Daniel M. Nahum Gomez is a second year MA student in IED.

J. Charles Bradley is a second year EdM student in IED.


In the summer of 2018, Daniel Nahum (M.A. ‘19) and Charles Bradley (Ed.M. ’19) travelled to Colombia to work with the organization SOLE Colombia, to investigate the role Self- Organized Learning Environments (SOLEs) can play in the peace process in Colombia. After the Colombian Peace Agreement was ratified in 2016, the Colombian Ministry of Education and the Ministry of Information Technologies and Communications expanded its Computadores para Educar (Computers to Educate) program with the goal of increasing information and communication technology (ICT) coverage in previously inaccessible public education sectors. The ensuing development of ICT infrastructure outpaced the municipalities’ capacity to build schools; therefore, SOLE Colombia encouraged these communities to use the new infrastructure to create SOLEs, in which students and teachers learn by exploring the topics they find most relevant to their development – ultimately owning their own future.

More research is needed on the link between Self-Organized Learning Environments, peacebuilding, and localized citizenship education. In order to contribute to this field, we piloted the Self-Organized Peace Learning Environment (SOPLE) program in seven locations across central and northern Colombia. The SOLE methodology is a dynamic and flexible three-step process designed to break the hierarchy between teachers and students – creating a more egalitarian facilitator/learner relationship. The first step consists of learners and facilitators democratically co-constructing research questions which they mutually consider important subjects for investigation. In step two, small groups explore the subject matter using local knowledge and any ICT resources available. Finally, an active group-sharing takes place, in which the democratically-led activities serve to promote the co-construction and socialization of knowledge.

The simplicity of the SOLE model, in confluence with its inherently motivating, learner-centered methodology, positions it as a potent tool for culturally relevant civic education in under-resourced Colombian communities. Through the use of open-ended interviews with SOPLE facilitators and classroom observation, the research team collected local perspectives on the potential of self-organized learning environments for effectively expanding culturally relevant forms of peace and citizenship education in the Colombian context.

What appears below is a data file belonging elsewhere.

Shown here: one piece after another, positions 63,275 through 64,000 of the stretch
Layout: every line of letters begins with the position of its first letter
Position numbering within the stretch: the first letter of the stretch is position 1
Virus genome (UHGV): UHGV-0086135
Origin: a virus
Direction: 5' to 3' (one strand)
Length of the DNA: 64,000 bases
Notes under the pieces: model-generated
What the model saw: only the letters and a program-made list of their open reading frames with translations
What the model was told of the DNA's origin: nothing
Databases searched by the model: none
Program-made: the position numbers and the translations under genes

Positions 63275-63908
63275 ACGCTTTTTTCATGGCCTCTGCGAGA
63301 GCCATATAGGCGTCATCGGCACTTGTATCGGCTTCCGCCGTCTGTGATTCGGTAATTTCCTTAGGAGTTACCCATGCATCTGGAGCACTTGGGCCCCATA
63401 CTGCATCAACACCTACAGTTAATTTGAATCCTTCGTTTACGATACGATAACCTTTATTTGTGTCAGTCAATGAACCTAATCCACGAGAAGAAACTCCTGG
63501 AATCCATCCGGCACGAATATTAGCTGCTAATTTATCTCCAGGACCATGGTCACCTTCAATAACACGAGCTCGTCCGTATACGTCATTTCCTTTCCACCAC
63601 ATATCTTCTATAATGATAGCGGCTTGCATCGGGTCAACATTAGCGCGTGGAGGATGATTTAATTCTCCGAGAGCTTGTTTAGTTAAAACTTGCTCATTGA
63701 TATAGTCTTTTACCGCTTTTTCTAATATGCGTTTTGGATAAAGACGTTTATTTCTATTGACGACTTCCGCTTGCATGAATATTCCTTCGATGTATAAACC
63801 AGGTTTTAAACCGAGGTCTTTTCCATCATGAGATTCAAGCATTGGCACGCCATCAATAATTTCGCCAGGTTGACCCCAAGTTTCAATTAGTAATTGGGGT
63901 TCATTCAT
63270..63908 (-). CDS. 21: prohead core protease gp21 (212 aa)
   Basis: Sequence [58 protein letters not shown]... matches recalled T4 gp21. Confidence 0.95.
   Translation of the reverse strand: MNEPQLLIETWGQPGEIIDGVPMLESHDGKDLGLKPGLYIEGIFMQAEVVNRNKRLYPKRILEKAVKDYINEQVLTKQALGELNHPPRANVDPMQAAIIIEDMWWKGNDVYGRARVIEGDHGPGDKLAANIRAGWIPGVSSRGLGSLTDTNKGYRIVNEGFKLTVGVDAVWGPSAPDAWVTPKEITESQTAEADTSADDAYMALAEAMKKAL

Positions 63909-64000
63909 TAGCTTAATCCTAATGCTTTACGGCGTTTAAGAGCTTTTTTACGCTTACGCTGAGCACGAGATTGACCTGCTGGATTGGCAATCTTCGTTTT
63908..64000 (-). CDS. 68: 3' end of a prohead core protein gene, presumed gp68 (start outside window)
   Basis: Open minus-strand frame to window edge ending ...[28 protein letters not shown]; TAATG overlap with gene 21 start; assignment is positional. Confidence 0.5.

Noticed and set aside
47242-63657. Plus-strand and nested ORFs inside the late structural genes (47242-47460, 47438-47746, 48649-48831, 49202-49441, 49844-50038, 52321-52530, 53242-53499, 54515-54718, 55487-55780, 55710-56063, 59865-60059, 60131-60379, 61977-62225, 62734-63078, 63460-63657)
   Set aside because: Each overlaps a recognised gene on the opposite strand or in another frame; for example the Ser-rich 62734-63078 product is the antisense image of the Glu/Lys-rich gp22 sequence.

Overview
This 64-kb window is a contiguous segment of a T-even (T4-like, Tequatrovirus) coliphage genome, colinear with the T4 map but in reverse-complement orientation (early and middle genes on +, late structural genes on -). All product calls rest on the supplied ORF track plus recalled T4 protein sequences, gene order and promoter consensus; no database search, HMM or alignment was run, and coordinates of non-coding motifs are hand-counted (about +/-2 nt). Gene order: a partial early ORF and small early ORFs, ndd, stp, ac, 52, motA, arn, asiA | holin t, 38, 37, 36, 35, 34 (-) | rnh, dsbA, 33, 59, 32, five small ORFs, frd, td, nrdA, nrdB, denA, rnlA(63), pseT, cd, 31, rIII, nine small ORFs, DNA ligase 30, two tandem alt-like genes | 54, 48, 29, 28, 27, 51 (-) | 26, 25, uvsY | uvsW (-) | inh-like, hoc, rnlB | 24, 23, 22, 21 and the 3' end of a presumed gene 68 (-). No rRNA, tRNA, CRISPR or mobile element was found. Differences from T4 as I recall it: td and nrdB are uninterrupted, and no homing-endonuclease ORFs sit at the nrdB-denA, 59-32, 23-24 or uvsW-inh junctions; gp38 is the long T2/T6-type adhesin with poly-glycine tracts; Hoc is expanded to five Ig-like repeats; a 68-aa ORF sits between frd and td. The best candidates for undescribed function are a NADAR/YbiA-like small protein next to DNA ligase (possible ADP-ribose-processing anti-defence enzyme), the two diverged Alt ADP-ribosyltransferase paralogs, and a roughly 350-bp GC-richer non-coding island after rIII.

Qualitative data analyses have shown that SOPLE facilitators value the methodology for four main purposes:

  1. Promoting Dialogue- The complex nature of post-conflict Colombia makes conversations about social justice and human rights realities difficult. SOPLEs allow participants to frame discussions in a way that is relevant to their own lived experience. A benefit of this process is the elimination of externalized and destructive oversimplifications, which increases the chances of a productive localized civic discussion taking place.
  2. Preserving Local Values- Facilitators valued SOPLEs local construction and perceived it as a way to preserve local ways of life. Thus, SOPLEs play a crucial role in citizenship education for conflict-affected settings, where the localization of civic epistemologies is paramount for reconstructing community cohesion.
  3. Creating Trust- After years of internal conflict and a consequential forced migration of more than 7.7 million internally displaced people, building trust is an especially critical goal of citizenship education in Colombia. SOPLE facilitators underscored how the methodology serves an effective tool for promoting trust through co-construction of knowledge and collective problem-solving.
  4. Promotion of Democracy- Facilitators expressed their enthusiasm for the student-centered learning facilitated by SOPLEs, despite the widespread social acceptance of hierarchical student-teacher relationships. They told the research team how much they valued their students’ opinions and highlighted how SOPLEs reduced their fear of letting students take the lead in the classroom.

This research has shown that SOPLEs have the potential to serve as important tools for localizing civic education. Moreover, through this process of reducing externalization, community members augment their own collective agency in an intrinsically participatory and liberating manner. The research team hopes to continue their investigation into the power of self-organized learning for promoting localized civic education by returning to expand the initial study to more sites across Colombia.